2. Diane Gaston says:

    I think my very favorite historic house is Stratfield Saye, Wellington’s country estate. When I saw it in 2003, it was a family house; I could hear a baby crying; the maid came through carrying a vaccuum. So it was easy to imagine Wellington walking through those rooms, sitting and playing with his grandchildren.

  3. emdee says:

    A friend of mine used to live in the hamlet of Paris, VA, which is about 50 miles west of DC. The house she lived in was built in the late 1700’s and was called La Grange. It was supposedly named after Lafayette’s home in France and Lafayette saw the house when he toured the area after the Revolutionary War. The walls were very thick and the house had the original fireplaces. It had been retro-fitted with baseboard heat and running water but it was still cold and drafty. The property included a barn where my friend found Italian furniture stored which was reportedly 600 years old, and an icehouse. Sometimes you could see something out of the corner of your eye that appeared to be a man dressed in Colonial clothing with his hair in a queue, who was surveying the scene. I saw him myself and I’m generally not a believer in such things. My friend decided to paint and began scraping the old plaster down from the walls. In the kitchen she found the inscription of “John 1802” carved into the old plaster.

  4. I think it’s mostly handwriting that gives me historical chills. A microfiche in the British National Archives of a letter to the Home Office about a possible provocateur, and the marginal note from the Home Secretary, Lord Sidmouth, indicating that the guy was in his own employ, brought goosebumps. “A smoking gun,” my husband whispered to me.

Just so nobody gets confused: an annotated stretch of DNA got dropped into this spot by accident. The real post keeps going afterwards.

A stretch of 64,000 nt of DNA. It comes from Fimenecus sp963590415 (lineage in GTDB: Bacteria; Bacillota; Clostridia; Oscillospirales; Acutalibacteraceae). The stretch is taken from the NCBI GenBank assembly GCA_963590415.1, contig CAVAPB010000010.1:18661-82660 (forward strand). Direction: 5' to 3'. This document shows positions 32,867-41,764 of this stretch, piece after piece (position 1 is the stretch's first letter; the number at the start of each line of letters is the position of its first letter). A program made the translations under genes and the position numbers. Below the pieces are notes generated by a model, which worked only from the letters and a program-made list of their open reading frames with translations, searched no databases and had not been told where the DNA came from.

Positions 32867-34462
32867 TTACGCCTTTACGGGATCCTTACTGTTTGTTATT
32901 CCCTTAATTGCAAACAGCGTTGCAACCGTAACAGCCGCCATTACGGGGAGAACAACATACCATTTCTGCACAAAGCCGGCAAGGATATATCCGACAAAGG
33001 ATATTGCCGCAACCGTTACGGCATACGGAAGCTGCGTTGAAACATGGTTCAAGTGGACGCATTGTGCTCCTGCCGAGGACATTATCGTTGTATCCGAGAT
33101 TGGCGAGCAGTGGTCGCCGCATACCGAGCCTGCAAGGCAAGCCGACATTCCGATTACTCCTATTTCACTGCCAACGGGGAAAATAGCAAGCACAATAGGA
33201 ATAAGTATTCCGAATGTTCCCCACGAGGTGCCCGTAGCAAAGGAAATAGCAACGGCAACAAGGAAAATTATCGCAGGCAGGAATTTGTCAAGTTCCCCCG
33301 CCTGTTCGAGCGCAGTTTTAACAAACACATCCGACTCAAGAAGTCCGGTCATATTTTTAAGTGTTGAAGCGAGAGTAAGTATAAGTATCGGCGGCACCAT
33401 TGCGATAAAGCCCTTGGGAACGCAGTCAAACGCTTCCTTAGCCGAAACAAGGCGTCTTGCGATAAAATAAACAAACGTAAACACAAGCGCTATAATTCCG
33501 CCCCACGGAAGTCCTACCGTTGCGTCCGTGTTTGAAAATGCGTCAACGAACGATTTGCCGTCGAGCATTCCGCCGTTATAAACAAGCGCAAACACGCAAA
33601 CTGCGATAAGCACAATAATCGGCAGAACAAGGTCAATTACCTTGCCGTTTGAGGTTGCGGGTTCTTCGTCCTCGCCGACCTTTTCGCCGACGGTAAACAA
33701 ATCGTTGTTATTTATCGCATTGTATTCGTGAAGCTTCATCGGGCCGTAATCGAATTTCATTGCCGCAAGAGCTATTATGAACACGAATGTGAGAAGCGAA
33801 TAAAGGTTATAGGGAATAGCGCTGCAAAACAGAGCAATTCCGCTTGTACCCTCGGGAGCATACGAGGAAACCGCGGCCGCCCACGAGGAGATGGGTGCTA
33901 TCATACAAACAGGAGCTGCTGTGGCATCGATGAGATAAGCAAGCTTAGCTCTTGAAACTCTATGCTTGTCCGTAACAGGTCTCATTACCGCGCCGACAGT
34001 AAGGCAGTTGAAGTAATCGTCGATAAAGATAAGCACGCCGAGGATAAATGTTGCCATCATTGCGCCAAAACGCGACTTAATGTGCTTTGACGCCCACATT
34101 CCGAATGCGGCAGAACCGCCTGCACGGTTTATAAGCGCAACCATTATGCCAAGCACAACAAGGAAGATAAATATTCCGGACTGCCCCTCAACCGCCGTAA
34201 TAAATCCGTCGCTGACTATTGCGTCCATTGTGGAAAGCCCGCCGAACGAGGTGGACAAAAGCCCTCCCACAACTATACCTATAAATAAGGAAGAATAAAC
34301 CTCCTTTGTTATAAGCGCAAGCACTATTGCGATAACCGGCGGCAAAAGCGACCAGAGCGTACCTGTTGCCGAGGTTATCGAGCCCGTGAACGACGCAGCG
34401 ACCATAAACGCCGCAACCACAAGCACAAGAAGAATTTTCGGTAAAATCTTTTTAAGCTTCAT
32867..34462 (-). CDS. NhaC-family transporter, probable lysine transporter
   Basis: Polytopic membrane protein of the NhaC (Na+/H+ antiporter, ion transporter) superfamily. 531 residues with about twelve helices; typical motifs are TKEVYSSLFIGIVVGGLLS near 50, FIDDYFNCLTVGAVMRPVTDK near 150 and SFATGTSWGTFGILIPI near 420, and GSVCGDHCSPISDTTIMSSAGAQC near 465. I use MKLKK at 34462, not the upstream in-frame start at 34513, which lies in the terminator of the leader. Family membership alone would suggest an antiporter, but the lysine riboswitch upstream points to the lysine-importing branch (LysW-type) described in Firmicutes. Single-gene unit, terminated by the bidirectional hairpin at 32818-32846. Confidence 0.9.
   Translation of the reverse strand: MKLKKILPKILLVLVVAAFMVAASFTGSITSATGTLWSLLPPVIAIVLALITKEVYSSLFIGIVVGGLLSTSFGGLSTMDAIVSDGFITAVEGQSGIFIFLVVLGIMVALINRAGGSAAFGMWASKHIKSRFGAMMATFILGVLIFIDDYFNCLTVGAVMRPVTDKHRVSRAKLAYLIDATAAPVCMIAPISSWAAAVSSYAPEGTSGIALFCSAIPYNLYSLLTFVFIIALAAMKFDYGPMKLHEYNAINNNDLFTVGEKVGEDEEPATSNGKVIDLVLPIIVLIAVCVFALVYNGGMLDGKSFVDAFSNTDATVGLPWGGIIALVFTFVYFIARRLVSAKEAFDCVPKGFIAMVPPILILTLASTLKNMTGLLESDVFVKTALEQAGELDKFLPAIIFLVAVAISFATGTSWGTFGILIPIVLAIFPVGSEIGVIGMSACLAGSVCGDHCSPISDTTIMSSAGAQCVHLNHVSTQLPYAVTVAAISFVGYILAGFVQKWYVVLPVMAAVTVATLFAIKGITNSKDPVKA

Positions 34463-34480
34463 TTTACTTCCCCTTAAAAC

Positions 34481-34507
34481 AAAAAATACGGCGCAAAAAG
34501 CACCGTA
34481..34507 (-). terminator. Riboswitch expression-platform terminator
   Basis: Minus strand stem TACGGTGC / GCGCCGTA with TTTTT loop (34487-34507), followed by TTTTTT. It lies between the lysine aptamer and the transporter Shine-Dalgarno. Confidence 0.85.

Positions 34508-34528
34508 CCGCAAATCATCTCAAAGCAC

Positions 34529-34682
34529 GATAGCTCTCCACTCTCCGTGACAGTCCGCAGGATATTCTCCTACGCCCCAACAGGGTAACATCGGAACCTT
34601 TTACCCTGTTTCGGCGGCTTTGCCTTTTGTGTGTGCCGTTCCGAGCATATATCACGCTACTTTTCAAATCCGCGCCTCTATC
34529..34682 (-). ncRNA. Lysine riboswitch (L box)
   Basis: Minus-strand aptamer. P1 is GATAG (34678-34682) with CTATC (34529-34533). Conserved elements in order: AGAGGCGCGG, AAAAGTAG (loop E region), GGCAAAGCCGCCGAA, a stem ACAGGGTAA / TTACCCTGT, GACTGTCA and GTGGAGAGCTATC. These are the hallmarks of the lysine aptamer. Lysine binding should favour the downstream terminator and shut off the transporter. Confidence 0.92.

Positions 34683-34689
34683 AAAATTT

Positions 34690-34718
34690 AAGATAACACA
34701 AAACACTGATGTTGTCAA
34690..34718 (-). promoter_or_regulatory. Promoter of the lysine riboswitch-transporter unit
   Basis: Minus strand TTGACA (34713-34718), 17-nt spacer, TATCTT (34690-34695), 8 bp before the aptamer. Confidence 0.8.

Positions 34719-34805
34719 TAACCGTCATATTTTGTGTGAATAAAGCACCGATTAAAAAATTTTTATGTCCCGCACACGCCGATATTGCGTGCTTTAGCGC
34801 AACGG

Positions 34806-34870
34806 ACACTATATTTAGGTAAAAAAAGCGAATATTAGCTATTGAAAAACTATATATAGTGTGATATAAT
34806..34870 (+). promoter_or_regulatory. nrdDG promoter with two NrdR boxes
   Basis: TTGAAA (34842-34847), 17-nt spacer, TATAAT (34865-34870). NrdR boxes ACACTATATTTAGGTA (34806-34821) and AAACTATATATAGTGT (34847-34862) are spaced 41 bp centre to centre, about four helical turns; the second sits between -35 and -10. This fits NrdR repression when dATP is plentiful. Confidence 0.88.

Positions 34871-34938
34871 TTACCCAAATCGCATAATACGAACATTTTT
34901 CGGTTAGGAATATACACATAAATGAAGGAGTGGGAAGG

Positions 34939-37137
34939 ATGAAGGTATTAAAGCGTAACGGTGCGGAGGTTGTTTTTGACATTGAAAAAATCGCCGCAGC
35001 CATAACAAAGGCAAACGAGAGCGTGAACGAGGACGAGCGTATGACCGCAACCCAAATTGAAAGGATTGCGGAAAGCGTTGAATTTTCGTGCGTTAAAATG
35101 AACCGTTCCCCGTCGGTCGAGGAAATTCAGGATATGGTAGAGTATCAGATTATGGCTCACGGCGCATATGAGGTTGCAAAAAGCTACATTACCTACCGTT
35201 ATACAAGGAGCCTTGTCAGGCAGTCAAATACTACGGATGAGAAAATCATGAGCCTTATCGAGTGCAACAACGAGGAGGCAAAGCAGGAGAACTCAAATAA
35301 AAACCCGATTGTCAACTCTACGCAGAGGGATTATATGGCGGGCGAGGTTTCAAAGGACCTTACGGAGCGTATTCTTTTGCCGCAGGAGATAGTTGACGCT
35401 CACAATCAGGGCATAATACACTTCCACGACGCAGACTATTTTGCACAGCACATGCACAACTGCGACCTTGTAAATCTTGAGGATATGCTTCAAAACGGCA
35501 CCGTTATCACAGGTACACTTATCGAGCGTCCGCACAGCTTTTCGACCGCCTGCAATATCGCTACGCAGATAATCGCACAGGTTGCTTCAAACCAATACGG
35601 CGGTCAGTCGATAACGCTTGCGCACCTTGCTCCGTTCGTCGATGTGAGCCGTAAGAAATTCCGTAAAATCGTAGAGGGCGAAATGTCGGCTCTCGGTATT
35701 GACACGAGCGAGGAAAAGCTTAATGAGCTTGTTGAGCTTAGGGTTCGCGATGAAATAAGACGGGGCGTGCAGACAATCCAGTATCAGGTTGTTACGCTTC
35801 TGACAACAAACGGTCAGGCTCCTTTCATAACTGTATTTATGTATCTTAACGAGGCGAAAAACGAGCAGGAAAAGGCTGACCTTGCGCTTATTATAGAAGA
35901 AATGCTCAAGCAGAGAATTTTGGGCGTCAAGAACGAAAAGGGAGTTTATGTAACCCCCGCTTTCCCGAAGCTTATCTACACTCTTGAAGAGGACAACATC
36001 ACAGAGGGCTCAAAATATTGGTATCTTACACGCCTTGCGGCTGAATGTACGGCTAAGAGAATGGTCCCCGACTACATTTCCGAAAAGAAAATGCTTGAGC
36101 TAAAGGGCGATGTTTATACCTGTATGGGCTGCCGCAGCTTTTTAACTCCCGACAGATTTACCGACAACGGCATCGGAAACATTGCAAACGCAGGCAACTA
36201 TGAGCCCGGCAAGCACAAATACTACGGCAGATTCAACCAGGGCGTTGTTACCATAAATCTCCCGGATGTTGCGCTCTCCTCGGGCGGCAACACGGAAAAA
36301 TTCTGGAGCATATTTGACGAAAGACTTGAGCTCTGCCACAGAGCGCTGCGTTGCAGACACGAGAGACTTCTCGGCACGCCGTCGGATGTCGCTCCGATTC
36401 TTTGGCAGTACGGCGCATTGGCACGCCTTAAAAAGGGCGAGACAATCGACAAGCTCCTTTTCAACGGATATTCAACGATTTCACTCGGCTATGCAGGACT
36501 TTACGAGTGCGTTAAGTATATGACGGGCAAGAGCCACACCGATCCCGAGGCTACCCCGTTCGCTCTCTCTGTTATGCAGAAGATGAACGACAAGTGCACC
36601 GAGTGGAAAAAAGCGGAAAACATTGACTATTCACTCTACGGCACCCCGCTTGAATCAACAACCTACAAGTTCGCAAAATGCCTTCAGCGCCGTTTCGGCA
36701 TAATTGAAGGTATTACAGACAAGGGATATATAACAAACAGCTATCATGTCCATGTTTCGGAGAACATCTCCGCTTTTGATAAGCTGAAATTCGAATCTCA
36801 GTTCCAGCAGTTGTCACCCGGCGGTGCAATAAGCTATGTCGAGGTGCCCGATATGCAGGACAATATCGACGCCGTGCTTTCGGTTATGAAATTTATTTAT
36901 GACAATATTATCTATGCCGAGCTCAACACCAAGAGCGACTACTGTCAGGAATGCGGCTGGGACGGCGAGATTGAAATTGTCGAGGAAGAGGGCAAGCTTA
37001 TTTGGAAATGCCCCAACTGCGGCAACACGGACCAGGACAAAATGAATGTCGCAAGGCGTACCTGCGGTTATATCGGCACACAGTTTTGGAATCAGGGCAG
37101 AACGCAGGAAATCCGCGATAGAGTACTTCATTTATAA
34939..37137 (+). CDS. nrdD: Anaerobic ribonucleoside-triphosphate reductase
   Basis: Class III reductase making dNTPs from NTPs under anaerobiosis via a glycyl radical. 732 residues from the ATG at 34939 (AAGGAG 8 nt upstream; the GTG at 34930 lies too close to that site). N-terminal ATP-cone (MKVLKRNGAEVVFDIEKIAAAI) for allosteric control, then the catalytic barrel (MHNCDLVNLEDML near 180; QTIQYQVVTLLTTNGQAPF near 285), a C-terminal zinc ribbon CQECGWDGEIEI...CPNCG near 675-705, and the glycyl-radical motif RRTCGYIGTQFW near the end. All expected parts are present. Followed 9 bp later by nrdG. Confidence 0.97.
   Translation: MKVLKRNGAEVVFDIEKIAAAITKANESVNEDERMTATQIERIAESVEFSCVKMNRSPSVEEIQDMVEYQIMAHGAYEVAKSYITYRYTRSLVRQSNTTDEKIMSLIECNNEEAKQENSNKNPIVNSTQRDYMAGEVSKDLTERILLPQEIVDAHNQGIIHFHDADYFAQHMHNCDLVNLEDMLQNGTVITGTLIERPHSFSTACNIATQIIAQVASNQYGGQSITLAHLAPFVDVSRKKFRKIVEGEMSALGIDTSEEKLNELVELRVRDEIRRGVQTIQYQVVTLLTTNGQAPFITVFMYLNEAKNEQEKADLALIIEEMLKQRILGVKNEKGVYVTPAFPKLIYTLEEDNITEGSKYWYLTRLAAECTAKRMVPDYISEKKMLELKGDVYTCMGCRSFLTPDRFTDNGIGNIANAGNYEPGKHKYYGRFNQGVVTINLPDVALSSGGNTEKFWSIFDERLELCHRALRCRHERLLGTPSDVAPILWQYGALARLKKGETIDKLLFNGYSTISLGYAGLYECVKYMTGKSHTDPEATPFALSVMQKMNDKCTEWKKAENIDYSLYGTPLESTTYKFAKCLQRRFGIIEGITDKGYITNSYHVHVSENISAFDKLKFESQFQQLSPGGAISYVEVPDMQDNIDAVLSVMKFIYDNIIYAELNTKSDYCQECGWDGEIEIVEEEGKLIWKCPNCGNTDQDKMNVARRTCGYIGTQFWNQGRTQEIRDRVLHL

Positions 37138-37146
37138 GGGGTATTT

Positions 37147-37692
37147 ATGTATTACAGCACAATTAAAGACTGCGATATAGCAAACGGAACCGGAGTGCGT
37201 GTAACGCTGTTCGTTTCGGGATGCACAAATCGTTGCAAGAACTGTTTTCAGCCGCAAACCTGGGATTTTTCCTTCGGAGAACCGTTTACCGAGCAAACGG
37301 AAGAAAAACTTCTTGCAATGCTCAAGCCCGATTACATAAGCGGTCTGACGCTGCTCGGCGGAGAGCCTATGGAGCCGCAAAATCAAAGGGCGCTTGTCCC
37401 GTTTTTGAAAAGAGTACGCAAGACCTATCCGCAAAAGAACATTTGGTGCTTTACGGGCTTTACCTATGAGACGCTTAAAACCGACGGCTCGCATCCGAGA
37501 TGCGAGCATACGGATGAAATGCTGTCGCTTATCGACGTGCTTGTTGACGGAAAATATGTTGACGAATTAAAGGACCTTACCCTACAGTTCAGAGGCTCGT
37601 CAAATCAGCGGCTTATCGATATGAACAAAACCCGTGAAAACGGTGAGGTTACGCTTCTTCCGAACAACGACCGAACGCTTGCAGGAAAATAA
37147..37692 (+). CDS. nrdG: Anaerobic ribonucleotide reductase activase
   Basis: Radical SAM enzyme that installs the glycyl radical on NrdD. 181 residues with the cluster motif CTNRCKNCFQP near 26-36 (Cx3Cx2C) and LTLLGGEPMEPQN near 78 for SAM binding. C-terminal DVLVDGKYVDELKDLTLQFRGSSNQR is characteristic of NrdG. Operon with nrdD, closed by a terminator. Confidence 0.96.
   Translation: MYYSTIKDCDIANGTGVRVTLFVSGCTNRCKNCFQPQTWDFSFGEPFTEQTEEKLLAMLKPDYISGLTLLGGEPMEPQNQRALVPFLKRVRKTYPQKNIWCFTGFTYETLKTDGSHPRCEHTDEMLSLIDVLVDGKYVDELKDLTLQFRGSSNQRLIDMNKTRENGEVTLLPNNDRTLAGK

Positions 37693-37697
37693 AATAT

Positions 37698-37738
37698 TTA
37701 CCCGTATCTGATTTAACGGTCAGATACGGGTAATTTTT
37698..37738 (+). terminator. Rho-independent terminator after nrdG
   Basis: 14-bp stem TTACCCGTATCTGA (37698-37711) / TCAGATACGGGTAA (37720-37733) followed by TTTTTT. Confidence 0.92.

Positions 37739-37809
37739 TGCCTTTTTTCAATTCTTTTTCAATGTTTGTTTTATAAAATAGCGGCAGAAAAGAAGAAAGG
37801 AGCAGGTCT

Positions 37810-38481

5. Diane Gaston says:

    Sometimes you could see something out of the corner of your eye that appeared to be a man dressed in Colonial clothing with his hair in a queue, who was surveying the scene. I saw him myself

    Oooo, gives me chills, emdee!

    And it reminded me that I once lived in an old farmhouse in what is now Edgewood Arsenal, MD (used to be the politically incorrect Army Chemical Center). The bricks had dates from the 1700’s etched into them, pre-Revolutionary war, as I recall.

    We never had any ghosts but we did have a snake slither across our lawn and try to climb in the window of our basement. The MP’s (military police) who came to deal with the snake assured us kids that it was certainly poisonous!!! I think it was a common garden snake, though.

  6. Todd says:

    The Building of Bath Museum is still my favorite for information about historic construction. I love to visit old houses…which is ironic in one way, because my mom and aunt and uncle used to drag me through those places kicking and screaming, until eventually the brainwashing took and I now drag myself there.

    Todd-who-also-tells-himself-to-take-a-time-out-when-he’s-been-bad